National League President Nick Young told the paper, no player should play winter ball:

“Ball players should have the benefit of six months’ rest in the year. The strain of the long championship games is a severe tax, though few players realize it. They ought to save enough money to last through the winter, and take things easy.”

Van Haltren hit .301 or better for the next five years, even though he spent each winter in California—until he broke his ankle sliding during a game in 1902 all but ended his career.

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George Van Haltren

The Color Line, 1932

When the New York Yankees swept the Cubs four games to none in the 1932 World Series, Dizzy Dismukes, writing in The Pittsburgh Courier, said the series reignited talk of baseball integration:

“With the World Series over in four straight wins, fans who think little of the playing abilities of race ballplayers are now prophesying as how the Grays, the Crawfords, Black Yankees, Black Sox and any number of race clubs would have made a better showing against the Yankees.”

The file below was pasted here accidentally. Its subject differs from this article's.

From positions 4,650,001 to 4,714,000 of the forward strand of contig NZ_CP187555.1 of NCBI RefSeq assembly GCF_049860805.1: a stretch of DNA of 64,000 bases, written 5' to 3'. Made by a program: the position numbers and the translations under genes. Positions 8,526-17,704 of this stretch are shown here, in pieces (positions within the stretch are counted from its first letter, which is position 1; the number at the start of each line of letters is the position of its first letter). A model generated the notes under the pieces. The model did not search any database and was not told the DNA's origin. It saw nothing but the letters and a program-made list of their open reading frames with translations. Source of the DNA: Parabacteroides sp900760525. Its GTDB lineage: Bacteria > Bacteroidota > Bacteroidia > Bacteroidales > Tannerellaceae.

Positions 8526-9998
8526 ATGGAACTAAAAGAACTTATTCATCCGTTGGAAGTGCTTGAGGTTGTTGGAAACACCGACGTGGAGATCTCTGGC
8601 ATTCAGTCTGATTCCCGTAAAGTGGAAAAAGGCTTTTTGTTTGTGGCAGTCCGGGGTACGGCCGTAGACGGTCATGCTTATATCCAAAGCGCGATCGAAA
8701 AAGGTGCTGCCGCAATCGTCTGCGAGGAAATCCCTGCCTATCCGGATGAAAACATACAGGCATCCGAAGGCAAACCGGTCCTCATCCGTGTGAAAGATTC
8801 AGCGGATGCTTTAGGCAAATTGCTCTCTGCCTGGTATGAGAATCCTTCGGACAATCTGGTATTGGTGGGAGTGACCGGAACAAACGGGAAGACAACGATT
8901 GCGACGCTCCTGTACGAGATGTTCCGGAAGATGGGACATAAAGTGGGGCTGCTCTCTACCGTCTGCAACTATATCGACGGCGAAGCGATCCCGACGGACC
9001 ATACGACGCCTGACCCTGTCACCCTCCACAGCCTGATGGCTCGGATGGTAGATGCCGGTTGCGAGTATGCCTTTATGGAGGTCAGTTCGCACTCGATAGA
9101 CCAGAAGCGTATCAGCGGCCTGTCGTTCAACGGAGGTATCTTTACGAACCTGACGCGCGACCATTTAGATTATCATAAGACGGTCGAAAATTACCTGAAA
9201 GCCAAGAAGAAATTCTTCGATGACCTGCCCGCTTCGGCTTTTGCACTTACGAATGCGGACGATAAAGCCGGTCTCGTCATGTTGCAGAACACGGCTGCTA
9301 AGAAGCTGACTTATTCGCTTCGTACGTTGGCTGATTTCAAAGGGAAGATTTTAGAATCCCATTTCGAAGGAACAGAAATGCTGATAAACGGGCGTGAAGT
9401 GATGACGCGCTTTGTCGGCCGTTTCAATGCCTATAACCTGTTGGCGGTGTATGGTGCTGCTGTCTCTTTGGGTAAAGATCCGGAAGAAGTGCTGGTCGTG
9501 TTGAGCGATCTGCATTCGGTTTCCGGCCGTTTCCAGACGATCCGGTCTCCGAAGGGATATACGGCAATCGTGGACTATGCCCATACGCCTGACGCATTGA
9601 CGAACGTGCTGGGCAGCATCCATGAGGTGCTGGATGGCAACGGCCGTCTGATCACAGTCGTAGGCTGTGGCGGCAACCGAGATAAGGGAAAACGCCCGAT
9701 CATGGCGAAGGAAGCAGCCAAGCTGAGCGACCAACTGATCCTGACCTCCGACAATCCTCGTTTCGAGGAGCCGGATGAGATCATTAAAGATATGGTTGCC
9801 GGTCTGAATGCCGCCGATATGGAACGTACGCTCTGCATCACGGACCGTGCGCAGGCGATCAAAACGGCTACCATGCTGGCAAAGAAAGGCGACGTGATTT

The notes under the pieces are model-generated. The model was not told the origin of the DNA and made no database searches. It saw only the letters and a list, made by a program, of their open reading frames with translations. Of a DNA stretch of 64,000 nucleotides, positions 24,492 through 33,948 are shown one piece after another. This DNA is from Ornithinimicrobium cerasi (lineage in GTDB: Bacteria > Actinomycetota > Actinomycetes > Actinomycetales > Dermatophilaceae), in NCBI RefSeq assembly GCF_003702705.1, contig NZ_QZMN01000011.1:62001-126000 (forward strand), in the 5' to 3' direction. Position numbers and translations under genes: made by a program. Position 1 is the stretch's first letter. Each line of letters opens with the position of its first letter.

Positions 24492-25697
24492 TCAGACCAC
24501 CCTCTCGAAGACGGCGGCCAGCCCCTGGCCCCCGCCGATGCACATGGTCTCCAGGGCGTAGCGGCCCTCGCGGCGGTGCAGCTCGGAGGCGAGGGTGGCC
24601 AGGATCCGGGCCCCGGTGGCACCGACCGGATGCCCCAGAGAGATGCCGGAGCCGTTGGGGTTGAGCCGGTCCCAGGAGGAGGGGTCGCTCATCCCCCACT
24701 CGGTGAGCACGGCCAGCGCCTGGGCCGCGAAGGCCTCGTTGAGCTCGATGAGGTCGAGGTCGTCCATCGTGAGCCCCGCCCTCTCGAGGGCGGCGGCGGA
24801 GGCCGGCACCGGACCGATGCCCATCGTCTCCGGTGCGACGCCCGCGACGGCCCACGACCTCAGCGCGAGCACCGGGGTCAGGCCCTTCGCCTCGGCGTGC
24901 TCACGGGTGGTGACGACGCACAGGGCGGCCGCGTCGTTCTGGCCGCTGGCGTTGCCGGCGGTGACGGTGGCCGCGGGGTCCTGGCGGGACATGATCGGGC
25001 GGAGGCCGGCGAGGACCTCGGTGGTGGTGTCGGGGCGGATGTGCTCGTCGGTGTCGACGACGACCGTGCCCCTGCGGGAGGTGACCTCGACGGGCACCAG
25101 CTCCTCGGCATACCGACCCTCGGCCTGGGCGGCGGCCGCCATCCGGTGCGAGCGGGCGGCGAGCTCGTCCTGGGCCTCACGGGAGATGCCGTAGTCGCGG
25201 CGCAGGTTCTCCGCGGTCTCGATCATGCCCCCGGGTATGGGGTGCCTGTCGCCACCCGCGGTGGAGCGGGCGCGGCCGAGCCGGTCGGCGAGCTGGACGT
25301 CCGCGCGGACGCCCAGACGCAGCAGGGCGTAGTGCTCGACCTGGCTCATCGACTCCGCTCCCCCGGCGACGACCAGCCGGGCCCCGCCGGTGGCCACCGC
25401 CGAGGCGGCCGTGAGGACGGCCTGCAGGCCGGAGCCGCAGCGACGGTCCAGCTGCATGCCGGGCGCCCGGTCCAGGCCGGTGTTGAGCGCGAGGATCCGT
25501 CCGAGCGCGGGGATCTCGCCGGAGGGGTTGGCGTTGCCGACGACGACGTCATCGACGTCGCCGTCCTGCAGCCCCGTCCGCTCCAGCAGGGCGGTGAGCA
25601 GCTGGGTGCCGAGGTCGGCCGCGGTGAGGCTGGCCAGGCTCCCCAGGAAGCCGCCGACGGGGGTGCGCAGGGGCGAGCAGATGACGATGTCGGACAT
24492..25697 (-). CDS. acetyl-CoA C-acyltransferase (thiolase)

Nope

When the New York Yankees lost their first game of the 1938 season, in the midst of Joe DiMaggio’s holdout—he did not return until the 13th game—a reporter from The Associated Press tracked him down at his restaurant, Joe DiMaggio’s Grotto, on Fisherman’s Wharf in San Francisco:

“Joe ‘was sorry’ to hear that the Yankees lost…but covered the holdout situation in eight flowing words…

“Have you contacted (Yankees owner Jacob) Rupert? He was asked.

“’Nope,’ was the reply.

“Will you accept $25,000?

“’Nope.’

“Will you appeal to Judge Landis?

“’Nope.’

“Will you play for anybody?

“’Nope.’

“Has Rupert contacted you recently?

“’Nope.’

“Is any settlement looming?

“’Nope.’

“Are you doing anything about the situation?

“’Nope.’

With that, DiMaggio returned to “selling fish dinners.”

DiMaggio appeared in his first game for the 6-6 Yankees on April 30. They went 93-57 the rest of the way, he hit .324 with 32 home runs and 140 RBI.

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With Ed Barrow looking on, Joe DiMaggio ends his holdout and shakes hands with Jacob Rupert

Cobb’s Stolen Bats

A small item in The Detroit Times in December of 1915 said the home of Frank J. Brady, the “property man” of the Detroit Tigers had been robbed.

Among the haul:

“(T)wo of Ty Cobb’s favorite bats, Catcher (Oscar) Stanage and shortstop (Donie) Bush also lost equipment which they valued highly.”